I suggest filing zero returns for the missing years.
To sum my posts above, if you paid debt on behalf of a C-Corp, and you're not a direct 80% owner, then you're going to have to make a choice: It's an equity contribution or a debt that has to be repaid (you would expect 'repayment' from your brothers for your share, or for them to put in an equal share, and the IRS could impute interest on all of you if you treat this like a loan and not a capital contribution). Because the definition of a security can be read as "note, ... or other evidence of indebtedness ... issued by a corporation ... with interest coupons" I think paying the debt of the C-Corp when you didn't have to falls under the investment category ('interest coupons' means interest is to be, or should be, paid, which would be required if you are making a loan and not an equity contribution to the C-Corp).
If this were a sole proprietorship, or you were active in an S-Corp or Partnership, that's one thing, but as an employee it is not normal to loan your boss money to keep the company going, but rather, that is something you do as an investor, which is why the 80% test is the determining factor for an affiliated C-Corp. It's therefore aggressive to go about saying you made this loss in Your trade or business, making it deductible under Section 165... 165(c)(2) applies to capital (investments) assets while (c)(3) personal assets that are stolen or lost due casualty:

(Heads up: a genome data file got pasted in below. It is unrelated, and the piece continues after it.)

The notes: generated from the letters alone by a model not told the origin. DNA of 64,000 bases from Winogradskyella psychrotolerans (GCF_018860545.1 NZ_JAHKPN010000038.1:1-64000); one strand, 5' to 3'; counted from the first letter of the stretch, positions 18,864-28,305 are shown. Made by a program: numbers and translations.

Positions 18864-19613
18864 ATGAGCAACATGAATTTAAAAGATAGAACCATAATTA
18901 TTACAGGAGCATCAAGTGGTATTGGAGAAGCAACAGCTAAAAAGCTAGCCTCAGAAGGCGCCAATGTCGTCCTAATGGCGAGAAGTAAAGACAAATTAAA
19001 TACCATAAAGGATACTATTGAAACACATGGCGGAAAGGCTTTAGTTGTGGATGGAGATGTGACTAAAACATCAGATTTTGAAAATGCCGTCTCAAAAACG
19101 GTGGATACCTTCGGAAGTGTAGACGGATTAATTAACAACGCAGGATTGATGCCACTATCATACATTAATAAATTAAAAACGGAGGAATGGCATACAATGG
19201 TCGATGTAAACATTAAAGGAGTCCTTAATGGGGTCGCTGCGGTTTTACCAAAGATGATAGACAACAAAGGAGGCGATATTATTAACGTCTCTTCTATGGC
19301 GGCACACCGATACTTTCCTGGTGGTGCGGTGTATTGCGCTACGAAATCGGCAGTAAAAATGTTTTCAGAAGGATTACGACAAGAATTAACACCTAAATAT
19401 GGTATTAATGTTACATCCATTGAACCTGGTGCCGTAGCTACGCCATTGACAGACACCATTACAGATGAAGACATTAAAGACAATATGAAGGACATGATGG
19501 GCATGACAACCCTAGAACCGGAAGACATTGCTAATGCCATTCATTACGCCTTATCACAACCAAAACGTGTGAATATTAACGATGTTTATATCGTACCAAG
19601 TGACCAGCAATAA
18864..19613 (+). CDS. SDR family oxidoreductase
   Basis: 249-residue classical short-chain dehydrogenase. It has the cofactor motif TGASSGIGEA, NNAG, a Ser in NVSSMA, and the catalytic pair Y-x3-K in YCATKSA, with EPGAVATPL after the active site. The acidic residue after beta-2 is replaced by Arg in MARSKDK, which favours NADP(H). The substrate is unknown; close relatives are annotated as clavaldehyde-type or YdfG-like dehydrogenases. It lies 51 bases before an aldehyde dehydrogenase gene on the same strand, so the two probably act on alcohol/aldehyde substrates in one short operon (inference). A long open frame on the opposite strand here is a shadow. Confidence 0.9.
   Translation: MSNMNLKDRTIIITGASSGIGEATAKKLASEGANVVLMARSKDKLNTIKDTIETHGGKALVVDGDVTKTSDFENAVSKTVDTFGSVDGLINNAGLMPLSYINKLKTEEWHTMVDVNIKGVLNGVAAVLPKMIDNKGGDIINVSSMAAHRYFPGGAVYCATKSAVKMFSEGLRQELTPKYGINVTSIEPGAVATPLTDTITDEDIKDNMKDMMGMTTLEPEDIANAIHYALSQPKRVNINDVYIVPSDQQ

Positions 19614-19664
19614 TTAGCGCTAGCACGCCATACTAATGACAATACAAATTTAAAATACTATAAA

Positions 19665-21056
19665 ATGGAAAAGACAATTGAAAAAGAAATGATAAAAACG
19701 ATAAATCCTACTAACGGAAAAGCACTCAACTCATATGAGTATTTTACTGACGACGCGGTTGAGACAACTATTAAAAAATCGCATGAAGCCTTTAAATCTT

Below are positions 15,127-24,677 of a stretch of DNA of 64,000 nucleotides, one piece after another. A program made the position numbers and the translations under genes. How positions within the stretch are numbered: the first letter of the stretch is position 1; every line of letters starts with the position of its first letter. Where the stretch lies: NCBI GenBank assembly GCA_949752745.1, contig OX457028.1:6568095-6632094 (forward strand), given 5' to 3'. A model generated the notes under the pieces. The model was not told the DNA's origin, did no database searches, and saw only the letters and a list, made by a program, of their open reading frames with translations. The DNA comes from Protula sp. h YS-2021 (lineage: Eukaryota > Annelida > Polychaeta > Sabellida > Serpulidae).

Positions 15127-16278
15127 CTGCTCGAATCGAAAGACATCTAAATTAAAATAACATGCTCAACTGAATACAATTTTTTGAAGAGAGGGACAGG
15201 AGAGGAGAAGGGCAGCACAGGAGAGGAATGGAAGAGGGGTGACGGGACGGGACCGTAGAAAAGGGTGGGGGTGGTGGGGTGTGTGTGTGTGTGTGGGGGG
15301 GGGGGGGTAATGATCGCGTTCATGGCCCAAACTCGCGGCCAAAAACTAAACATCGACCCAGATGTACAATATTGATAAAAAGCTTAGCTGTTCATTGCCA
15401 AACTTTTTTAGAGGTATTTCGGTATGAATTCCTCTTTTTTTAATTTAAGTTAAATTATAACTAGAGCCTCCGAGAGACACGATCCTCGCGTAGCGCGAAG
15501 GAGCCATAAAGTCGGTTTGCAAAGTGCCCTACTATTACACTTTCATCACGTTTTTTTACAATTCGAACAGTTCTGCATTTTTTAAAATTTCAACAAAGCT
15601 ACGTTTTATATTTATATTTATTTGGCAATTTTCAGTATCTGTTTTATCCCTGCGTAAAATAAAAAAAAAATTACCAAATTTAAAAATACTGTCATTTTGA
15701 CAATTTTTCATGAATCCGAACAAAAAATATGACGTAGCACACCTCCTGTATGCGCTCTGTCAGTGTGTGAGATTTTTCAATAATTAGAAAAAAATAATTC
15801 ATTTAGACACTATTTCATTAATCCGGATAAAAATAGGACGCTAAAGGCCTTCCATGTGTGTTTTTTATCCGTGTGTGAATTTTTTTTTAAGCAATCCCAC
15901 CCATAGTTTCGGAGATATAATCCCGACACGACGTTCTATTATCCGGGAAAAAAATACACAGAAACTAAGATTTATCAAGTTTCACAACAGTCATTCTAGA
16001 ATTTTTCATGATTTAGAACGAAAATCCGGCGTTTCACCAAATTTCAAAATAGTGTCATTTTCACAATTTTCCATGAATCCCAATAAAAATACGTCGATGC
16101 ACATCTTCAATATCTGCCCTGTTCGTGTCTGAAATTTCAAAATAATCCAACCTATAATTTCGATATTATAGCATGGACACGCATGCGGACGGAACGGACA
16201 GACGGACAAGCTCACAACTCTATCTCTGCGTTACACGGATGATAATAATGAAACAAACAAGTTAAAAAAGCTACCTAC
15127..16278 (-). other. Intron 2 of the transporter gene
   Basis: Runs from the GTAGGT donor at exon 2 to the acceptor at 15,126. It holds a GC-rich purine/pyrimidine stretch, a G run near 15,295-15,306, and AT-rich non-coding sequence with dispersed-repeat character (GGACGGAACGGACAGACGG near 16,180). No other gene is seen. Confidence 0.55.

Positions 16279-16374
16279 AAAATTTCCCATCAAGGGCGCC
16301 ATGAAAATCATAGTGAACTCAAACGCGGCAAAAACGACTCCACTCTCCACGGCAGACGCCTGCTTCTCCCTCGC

(c) Limitation on losses of individuals In the case of an individual, the deduction under subsection (a) shall be limited to-
(1) losses incurred in a trade or business;
(2) losses incurred in any transaction entered into for profit, though not connected with a trade or business; and
(3) except as provided in subsection (h), losses of property not connected with a trade or business or a transaction entered into for profit, if such losses arise from fire, storm, shipwreck, or other casualty, or from theft.
If you're going to do this, get a CPA.
still editing... you've got a tough question for citing code...
Here is another CPA's opinion (presumably anyways, 'jdugancpa'), posted here (he seems to have experience with this particular situation.... I suggest you read the thread):
Jdugancpa (talk|edits) said:
|16 August 2006|
|Most times that will be correct. However, if the shareholder-employee makes the loan to the corporation in order to secure his job, it could be considered a business loan and thus treated as an ordinary loss rather than a capital loss. Better treatment, but be careful that you can show the loan was made for the purpose of securing the employment and not for an investment. |
You've got a tough one. I actually just did quite a bit of work, because I feel for you. Normally, I would never take that much time for $15, which is my share of a $30 question on here, so please recognize that I'm being nice and you're getting a good deal here (it's not all about the money to me on this site...). In the same fashion, given I'm trying to help you here, trust me when I say "Go see a CPA!" There is no one-size-fits all answer. For this kind of money, even though I realize things didn't work out, you should be sitting down face to face with a professional and not paying $30 over justanswers, so I'll assume that was probably already your intention...
I sincerely XXXXX XXXXX the best of luck.
Thank you for your question.
Edited by BK-CPA on 6/3/2010 at 2:47 AM EST